of natural light and a beautiful blend of wood, steel and stone
finishes. Entire walls of stone are showcased in the stone fireplace
in the great room, the end wall in the pool room, and on the exterior
of the buildings. Other highlights include: a great room with
a wall of glass facing the sunset and a sleek open chef's kitchen
that are the home's centerpiece; a tranquil master suite with
arched ceilings, a wood stove, large walk-in closet, indulgent
master bath and sweeping mountainside views. plus an exhibition-sized
art gallery with high-tech lighting options and skylights.
The addition is powered by central air conditioning,
heating, humidifying and electronic air purification systems.
Two generators assure continuous power in any weather.
Organic Farming, Healthy Living. Most of the 464
acres are sheltered by New York State and Federal USDA agricultural
designation, while the surrounding properties are also part of
the National Historic District. This designation provides substantial
New York State tax benefits for repair or improvement of the property,
while affording a dedicated holistic organic lifestyle. Features
of the home and barns are emphasized and enhanced by the farm’s
organic uses. Crops are grown and harvested throughout the growing
season and supplied to one of the largest organic milk producers
in New York State, which is the largest producer of milk for yogurt
and the second largest producer of dairy products in the United
States. The owner/farmer relationship spans over 20 years, and
the land has been consistently improved by this partnership.
The property is fenced to accommodate up to 200
beef cows for rotational grazing in accordance with highest environmental
standards. Living within a cultivated and curated environment
assures optimal healthfulness and peace of mind. National certifications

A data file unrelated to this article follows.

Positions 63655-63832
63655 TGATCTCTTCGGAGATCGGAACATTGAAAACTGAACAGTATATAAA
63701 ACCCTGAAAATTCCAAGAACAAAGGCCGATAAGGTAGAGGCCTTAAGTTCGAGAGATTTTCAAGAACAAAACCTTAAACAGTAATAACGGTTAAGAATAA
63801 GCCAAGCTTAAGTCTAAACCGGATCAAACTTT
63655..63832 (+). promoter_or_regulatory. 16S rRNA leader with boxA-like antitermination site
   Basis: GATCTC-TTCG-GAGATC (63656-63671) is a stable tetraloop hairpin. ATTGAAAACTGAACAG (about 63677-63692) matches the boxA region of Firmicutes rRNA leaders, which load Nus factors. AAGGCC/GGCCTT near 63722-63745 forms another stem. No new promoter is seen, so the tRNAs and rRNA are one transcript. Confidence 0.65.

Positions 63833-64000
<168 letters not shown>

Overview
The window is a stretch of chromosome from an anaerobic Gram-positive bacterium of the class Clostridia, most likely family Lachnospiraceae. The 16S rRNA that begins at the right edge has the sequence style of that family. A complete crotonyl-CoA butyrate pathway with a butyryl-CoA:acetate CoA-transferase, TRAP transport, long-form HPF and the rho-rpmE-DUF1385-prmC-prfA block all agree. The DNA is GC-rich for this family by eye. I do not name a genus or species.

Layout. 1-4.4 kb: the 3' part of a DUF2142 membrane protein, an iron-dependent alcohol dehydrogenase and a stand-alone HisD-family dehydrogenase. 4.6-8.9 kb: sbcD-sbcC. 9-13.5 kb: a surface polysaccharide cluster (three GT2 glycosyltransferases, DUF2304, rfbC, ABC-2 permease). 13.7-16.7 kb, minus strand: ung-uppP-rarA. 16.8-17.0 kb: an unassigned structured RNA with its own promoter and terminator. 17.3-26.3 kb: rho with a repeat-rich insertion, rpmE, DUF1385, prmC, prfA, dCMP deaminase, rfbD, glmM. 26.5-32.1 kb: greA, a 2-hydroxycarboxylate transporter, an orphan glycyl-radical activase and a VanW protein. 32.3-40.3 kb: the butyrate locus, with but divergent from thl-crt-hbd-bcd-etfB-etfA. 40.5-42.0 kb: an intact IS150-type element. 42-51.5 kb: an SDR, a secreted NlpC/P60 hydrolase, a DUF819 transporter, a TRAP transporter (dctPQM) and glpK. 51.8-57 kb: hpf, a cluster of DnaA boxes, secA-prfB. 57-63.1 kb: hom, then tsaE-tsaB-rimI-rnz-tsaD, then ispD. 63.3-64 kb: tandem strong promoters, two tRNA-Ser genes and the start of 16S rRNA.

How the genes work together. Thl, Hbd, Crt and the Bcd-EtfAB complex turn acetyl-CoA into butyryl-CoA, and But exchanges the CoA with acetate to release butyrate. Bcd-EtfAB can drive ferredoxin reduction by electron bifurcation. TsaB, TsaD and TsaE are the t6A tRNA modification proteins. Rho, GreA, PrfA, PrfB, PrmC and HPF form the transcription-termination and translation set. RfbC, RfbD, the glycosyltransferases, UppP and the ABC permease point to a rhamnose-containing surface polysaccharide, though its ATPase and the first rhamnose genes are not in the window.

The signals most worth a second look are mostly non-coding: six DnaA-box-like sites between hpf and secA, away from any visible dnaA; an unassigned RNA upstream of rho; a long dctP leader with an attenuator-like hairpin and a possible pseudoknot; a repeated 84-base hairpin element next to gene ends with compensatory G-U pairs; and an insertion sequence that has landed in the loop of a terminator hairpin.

confirm that the owners live free of the herbicides, pesticides
and fertilizers which threaten modern life. The farm also offers
open fields, miles of wooded riding trails, a private spring-fed
pond for fishing, swimming and canoeing, 1.5 miles of trout stream,
a mountain spring for irrigation and two drilled wells.
Heavenly Pool Oasis. The pool area affords a dreamy
setting for lap swimming and relaxation. The spectacular 75' double
lap pool with a retractable cover creates a transitional space
between the main living areas and the sunken exterior garden.
In summer, a steel and glass wall opens for a continuous flow
with the outdoors.
The pool room features a sitting/entertainment area
with a fully-integrated electronic entertainment system and wet
bar where the family can gather after exercise or for entertainment.
The 100-foot space is enhanced by Indian cut slate flooring, track
lighting and a 15’ high arched reflective ceiling. Polished
Beech wood tree columns were cut from the farm's 150-acre woodlot
(which is managed according to its long-term forest management
program). They were crafted by French craftsmen. The stone wall
at the end of the pool was designed for rock climbing, with a
belaying hook atop the upper right. A steam room with marble benches,
workout room, private bath, 2 showers and radiant heat flooring
complete the daily luxuriousness for family and friends.
Alluring Use of Original Barns. Situated in a picturesque
valley in upstate New York, the 11-stall barn complex grandly
rises in the landscape of the 464-acre farm. Arranged around the
ruins of abandoned grain silos, the buildings – which are
clad in galvanized corrugated metal – take advantage of
prevailing summer breezes and invite natural light via translucent